Two studies utilising a group-based approach examined the relationships between perfectionism and achievement goal orientations, and the role academic self-worth contingency plays in this, among university (N = 506, Study I) and general upper-secondary school students (N = 154, Study II). In both studies, four groups of students were identified based on their patterns of perfectionistic strivings and perfectionistic concerns (i.e., perfectionistic profiles) using Two-Step cluster analysis, and group differences in achievement goal orientations were examined while controlling for the effect of academic self-worth contingency. High perfectionistic concerns, with or without high perfectionistic strivings, were connected with goals reflecting relative performance and avoidance, whereas high strivings with low concerns were linked with a stronger emphasis on mastery. Students with low strivings and low concerns were, instead, inclined towards work avoidance. Academic self-worth contingency was highest among students with high concerns, and it contributed significantly to group differences on achievement- and performance-related achievement goal orientations. This suggests that self-worth maintenance might be one of the mechanisms linking perfectionism and motivation.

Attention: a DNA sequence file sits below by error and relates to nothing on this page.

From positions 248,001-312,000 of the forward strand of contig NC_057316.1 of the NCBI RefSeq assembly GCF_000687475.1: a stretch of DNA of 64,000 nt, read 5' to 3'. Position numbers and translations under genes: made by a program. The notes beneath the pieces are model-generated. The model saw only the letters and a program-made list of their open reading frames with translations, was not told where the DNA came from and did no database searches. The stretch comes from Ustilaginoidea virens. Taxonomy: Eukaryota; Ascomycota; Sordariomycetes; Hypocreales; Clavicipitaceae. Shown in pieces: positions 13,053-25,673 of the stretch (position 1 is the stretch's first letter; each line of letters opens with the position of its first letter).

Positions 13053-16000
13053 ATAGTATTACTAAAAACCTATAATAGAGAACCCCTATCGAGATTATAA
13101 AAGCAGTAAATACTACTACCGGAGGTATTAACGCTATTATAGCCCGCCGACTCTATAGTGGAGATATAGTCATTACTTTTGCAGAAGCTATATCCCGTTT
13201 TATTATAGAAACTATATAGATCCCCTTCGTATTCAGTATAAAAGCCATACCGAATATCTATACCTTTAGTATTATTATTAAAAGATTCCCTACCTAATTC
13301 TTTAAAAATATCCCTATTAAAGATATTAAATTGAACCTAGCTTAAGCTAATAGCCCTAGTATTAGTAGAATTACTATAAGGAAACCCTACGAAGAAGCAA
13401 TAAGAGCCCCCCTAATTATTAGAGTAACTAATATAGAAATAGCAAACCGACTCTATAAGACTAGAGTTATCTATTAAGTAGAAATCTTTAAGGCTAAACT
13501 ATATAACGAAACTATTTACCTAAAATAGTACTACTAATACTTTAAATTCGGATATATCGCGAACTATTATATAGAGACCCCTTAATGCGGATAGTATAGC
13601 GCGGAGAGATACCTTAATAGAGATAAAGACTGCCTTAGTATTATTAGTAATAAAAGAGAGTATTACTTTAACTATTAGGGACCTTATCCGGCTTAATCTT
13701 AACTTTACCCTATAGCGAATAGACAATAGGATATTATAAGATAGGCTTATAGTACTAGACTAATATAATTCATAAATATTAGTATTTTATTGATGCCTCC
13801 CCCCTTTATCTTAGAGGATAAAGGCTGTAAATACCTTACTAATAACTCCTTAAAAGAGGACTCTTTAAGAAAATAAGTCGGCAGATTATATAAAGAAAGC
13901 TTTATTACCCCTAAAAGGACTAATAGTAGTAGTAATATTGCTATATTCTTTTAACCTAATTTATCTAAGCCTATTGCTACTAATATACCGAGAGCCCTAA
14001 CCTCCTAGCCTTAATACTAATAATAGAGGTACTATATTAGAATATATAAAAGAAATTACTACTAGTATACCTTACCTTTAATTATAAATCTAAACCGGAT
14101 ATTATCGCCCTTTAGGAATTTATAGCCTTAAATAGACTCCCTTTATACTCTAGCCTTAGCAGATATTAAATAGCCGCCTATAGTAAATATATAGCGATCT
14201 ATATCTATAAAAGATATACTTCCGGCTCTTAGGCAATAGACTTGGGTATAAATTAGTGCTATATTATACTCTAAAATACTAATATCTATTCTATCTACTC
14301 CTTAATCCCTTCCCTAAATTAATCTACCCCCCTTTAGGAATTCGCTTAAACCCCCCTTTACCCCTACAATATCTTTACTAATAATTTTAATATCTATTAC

Maintaining the self? Exploring the connections between students' perfectionistic profiles, self-worth contingency, and achievement goal orientations.
Fields of Science
- 516 Educational sciences